Digital Domain helped visualise the origin story of the Choctaw tribe as a dramatic introduction to the star of Marvel’s new series ‘Echo’ - with photoreal earthquake, water and creature FX.

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For the first season of Marvel Studios’ action crime series Echo, Digital Domain helped to visualise the origin story of the Choctaw tribe of Native Americans, whose ancestral home is in the southeastern United States. This origin story is closely linked to Marvel’s hero Echo, aka Maya Lopez, and becomes the audience’s introduction to her character for the series.

Researching the Story

Digital Domain helped from early in pre-production to define the look for many aspects of these sequences, from the design of the environment to the symbology used for the characters. Marvel hired representatives from among the Choctaw people to give appropriate references for the story elements and to help verify the authenticity of the team’s research and work. Digital Domain’s CG Supervisor David Liu said, “We wanted to get the details right and focus on looks and designs specific to the Choctaw tribe, not just randomly pull in general Native American symbology.”

The shoot had been completed before their involvement, which started about a year ahead of delivering shots – a pause in the work occurred at one point to allow time for the production time for some reshoots. Once work resumed, they continued solidly for another four months before completing. Some 300 artists from facilities in North America and India were involved. David said, “Marvel’s team were great collaborators with us on these sequences, generous with their time and always ready with feedback for the artists, which was important considering the challenges we were up against.”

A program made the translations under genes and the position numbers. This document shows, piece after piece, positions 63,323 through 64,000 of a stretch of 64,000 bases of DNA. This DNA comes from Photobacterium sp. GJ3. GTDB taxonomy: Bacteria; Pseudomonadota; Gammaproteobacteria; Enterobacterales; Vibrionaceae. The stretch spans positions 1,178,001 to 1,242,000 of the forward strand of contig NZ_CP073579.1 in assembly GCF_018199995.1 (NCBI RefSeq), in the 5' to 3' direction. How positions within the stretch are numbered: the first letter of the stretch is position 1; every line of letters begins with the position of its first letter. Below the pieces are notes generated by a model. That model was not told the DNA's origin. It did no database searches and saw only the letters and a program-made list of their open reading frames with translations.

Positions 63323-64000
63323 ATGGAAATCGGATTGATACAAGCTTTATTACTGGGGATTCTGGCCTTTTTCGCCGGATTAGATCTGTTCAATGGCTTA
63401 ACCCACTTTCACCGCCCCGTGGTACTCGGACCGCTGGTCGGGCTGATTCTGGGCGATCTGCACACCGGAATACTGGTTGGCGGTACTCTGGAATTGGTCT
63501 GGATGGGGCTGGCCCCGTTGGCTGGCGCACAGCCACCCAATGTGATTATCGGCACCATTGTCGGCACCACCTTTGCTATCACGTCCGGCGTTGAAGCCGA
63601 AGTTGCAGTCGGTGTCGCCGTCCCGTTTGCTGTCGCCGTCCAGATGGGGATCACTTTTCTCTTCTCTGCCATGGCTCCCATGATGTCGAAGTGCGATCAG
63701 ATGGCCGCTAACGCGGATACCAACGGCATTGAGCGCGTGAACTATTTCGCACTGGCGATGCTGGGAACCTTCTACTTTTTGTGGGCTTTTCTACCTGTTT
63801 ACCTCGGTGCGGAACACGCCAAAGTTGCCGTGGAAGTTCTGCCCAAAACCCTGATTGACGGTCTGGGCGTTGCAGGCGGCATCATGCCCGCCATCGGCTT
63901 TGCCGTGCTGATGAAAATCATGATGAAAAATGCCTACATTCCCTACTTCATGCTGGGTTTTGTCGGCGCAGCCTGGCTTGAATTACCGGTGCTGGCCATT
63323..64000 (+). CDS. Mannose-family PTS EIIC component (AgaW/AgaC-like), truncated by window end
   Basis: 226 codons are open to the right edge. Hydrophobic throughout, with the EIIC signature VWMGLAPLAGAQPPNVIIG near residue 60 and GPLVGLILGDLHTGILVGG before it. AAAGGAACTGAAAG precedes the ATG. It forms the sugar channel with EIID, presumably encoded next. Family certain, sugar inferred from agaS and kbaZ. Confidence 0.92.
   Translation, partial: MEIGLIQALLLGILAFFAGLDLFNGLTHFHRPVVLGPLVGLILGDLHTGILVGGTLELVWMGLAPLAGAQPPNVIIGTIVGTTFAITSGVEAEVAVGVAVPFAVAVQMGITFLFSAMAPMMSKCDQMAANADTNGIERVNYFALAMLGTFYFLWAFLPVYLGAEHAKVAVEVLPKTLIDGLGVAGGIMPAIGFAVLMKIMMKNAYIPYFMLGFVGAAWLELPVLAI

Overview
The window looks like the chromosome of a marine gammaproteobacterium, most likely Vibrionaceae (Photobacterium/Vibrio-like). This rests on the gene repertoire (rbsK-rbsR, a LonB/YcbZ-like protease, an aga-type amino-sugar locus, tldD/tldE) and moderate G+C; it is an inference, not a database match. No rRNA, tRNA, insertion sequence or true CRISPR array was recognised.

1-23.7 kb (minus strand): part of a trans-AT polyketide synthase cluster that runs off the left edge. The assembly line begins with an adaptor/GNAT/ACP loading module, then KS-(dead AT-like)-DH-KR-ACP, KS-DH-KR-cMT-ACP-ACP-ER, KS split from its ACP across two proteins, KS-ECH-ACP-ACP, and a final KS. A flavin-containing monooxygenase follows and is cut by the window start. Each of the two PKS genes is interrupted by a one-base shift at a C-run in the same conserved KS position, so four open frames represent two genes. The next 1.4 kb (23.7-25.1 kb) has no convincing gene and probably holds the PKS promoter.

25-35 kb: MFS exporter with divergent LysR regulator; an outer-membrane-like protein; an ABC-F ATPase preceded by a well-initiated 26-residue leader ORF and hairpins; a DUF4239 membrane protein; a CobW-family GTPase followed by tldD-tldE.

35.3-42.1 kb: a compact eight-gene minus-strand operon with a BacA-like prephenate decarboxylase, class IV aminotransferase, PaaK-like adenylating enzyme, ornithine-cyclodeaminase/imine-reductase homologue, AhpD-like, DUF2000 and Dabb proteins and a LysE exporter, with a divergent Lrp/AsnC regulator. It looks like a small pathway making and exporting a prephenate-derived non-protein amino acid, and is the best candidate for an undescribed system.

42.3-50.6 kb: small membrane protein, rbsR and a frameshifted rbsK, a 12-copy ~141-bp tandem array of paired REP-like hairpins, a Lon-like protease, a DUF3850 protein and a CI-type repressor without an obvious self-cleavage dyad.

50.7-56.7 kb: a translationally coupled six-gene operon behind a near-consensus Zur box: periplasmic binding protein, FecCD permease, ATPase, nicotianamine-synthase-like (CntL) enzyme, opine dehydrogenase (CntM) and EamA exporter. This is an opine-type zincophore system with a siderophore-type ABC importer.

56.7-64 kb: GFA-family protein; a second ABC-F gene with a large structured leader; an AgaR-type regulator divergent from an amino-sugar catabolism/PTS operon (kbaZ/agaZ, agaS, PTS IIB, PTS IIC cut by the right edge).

The opening sequence was Digital Domain’s main work, which begins underground in a large, fairly dark cave-like environment, where a woman emerges from a pool of water, illuminated by glowing algae. The woman is Chafa, the legendary first Choctaw, with skin covered in clay.  As she gazes down at her hands and dips them into the water, glowing tattoos swirl onto her hand, and other characters approach from the background, also covered in clay. A biskinik bird, which according to the tribe’s tradition is a bringer of news and warnings, arrives and flies into the palms of the woman’s hands.

Then suddenly, the bird flies away and an earthquake starts up, gathering force. As the cave starts to collapse, Chafa holds up the ceiling overhead while the clay people escape to safety. The cave collapses and in the next scene, Chafa and her people are seen in an open field with trees alongside a grass mound. The clay begins to crack and shed from their bodies, and they are revealed in human form. The scene closes with Chafa standing as their leader.